There’s a reason why you hear the expression “pain in the neck” when someone is really frustrated. Anyone with a sensitive neck will let you know it is very difficult to manage daily activities and get comfortable sleep when neck pain is present. Whether it is general muscle tension with accompanying headaches or more serious conditions such as pinched nerves, arthritis, and damaged discs, neck pain can be very debilitating. It is important to ensure your yoga practice is done with awareness of body posture and alignment to avoid further irritation to a sensitive neck.
When you look around and examine neck posture you’ll soon realize how predominant the “forward head posture” is. Many of us sit and work in a position all day where our head pokes forward from the shoulders. In ideal alignment, the ear is Continue reading “Sensitive Neck and Backbends”
My last blog post about balancing the front side of the body with the back side of the body got me thinking about the completeness of asana practice on the physical body, and more specifically, can yoga address all the body’s strength needs?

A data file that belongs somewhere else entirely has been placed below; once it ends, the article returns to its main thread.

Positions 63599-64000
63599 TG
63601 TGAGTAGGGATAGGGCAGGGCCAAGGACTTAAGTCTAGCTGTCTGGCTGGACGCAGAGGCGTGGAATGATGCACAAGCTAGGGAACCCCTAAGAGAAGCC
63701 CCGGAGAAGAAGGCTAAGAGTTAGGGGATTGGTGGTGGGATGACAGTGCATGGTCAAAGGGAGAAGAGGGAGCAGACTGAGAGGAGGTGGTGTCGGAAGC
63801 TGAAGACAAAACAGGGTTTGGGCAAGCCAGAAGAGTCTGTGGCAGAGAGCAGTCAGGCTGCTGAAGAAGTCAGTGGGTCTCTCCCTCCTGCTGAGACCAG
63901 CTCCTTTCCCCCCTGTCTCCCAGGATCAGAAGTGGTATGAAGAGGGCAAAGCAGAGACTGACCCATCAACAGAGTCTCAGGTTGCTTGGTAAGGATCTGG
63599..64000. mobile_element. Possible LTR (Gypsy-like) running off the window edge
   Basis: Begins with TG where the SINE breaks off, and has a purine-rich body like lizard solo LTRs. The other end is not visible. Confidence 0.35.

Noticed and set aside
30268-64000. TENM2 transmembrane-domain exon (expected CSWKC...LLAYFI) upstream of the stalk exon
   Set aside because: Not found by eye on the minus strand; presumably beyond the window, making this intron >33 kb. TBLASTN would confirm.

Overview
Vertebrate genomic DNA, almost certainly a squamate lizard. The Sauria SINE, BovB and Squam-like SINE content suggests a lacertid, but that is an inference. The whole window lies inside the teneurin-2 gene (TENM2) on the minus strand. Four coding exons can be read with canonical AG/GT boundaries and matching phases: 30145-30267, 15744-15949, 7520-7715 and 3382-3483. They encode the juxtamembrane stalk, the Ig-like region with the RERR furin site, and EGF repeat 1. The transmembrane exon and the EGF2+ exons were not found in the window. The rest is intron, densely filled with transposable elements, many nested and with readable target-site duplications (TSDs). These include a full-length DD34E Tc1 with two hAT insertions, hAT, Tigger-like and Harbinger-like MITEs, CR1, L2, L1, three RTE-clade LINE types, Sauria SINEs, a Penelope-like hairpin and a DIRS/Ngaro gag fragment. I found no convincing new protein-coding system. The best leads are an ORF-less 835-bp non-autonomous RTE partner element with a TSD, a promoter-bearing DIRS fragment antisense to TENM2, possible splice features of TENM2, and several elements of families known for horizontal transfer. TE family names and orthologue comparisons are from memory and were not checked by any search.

My answer is… just about. When it comes to stretching, yoga’s got it covered, but there’s a noticeable void in the strengthening of the upper body’s muscles involved in the pulling motion. Practicing sun salutations, as you move in and out of plank to up dog and down dog, you quickly get a sense of the demand on the pushing muscles of the upper body (the triceps, pectoralis, and deltoids), but I haven’t found any asanas to effectively strengthen the pulling muscles – namely the biceps, latissimus dorsi, and other upper back musculature.
So here are a few suggestions on balancing out the pushing and pulling muscles for our yoga students, without them requiring a gym membership…
- Use of props such as elastic tubing anchored around the feet and add some upper body rows while holding a pose (see examples).
- If you are so fortunate to be near a studio that provides wall ropes (Iyengar) or has TRX suspension (freespirityoga.ca), try some inverted, inclined rows by holding two ends of a rope from one wall anchor, place the feet at the wall, lean the body back in a straight line, and pull the body inwards completing a rowing motion with the arms. Note this can be done anywhere with a skipping rope and a secure anchor point (chest height or higher).
- Take it outside – a simple children’s playground can be a great, free location for balancing out your upper body strength. Try chin ups or inverted rows on the monkey bars.